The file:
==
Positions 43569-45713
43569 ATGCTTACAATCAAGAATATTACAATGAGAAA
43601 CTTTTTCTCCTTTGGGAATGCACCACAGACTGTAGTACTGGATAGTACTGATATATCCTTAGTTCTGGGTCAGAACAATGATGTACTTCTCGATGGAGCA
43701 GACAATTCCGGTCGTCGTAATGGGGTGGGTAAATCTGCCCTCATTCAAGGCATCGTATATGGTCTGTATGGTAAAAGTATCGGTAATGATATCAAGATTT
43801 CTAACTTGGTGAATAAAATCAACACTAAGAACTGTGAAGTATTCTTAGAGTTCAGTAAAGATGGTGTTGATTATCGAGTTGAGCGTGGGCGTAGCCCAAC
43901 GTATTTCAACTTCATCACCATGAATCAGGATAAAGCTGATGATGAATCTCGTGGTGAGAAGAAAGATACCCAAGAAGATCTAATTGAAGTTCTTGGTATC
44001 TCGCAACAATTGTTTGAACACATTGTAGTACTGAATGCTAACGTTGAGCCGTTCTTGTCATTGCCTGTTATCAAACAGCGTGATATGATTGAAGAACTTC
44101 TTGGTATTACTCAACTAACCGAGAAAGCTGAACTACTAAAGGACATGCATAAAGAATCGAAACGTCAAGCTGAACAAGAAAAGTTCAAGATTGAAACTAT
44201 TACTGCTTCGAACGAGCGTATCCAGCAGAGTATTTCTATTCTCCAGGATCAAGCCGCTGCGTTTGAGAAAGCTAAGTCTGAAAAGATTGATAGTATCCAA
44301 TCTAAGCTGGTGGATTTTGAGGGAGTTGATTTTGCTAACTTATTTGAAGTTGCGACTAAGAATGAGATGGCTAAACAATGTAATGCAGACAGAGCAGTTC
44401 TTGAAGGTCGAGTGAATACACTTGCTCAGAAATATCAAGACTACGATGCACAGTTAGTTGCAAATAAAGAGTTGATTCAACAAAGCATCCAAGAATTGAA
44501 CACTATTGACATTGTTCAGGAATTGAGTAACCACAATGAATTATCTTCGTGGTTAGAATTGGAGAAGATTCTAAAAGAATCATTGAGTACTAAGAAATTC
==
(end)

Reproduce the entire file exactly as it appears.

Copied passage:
Positions 43569-45713
43569 ATGCTTACAATCAAGAATATTACAATGAGAAA
43601 CTTTTTCTCCTTTGGGAATGCACCACAGACTGTAGTACTGGATAGTACTGATATATCCTTAGTTCTGGGTCAGAACAATGATGTACTTCTCGATGGAGCA
43701 GACAATTCCGGTCGTCGTAATGGGGTGGGTAAATCTGCCCTCATTCAAGGCATCGTATATGGTCTGTATGGTAAAAGTATCGGTAATGATATCAAGATTT
43801 CTAACTTGGTGAATAAAATCAACACTAAGAACTGTGAAGTATTCTTAGAGTTCAGTAAAGATGGTGTTGATTATCGAGTTGAGCGTGGGCGTAGCCCAAC
43901 GTATTTCAACTTCATCACCATGAATCAGGATAAAGCTGATGATGAATCTCGTGGTGAGAAGAAAGATACCCAAGAAGATCTAATTGAAGTTCTTGGTATC
44001 TCGCAACAATTGTTTGAACACATTGTAGTACTGAATGCTAACGTTGAGCCGTTCTTGTCATTGCCTGTTATCAAACAGCGTGATATGATTGAAGAACTTC
44101 TTGGTATTACTCAACTAACCGAGAAAGCTGAACTACTAAAGGACATGCATAAAGAATCGAAACGTCAAGCTGAACAAGAAAAGTTCAAGATTGAAACTAT
44201 TACTGCTTCGAACGAGCGTATCCAGCAGAGTATTTCTATTCTCCAGGATCAAGCCGCTGCGTTTGAGAAAGCTAAGTCTGAAAAGATTGATAGTATCCAA
44301 TCTAAGCTGGTGGATTTTGAGGGAGTTGATTTTGCTAACTTATTTGAAGTTGCGACTAAGAATGAGATGGCTAAACAATGTAATGCAGACAGAGCAGTTC
44401 TTGAAGGTCGAGTGAATACACTTGCTCAGAAATATCAAGACTACGATGCACAGTTAGTTGCAAATAAAGAGTTGATTCAACAAAGCATCCAAGAATTGAA
44501 CACTATTGACATTGTTCAGGAATTGAGTAACCACAATGAATTATCTTCGTGGTTAGAATTGGAGAAGATTCTAAAAGAATCATTGAGTACTAAGAAATTC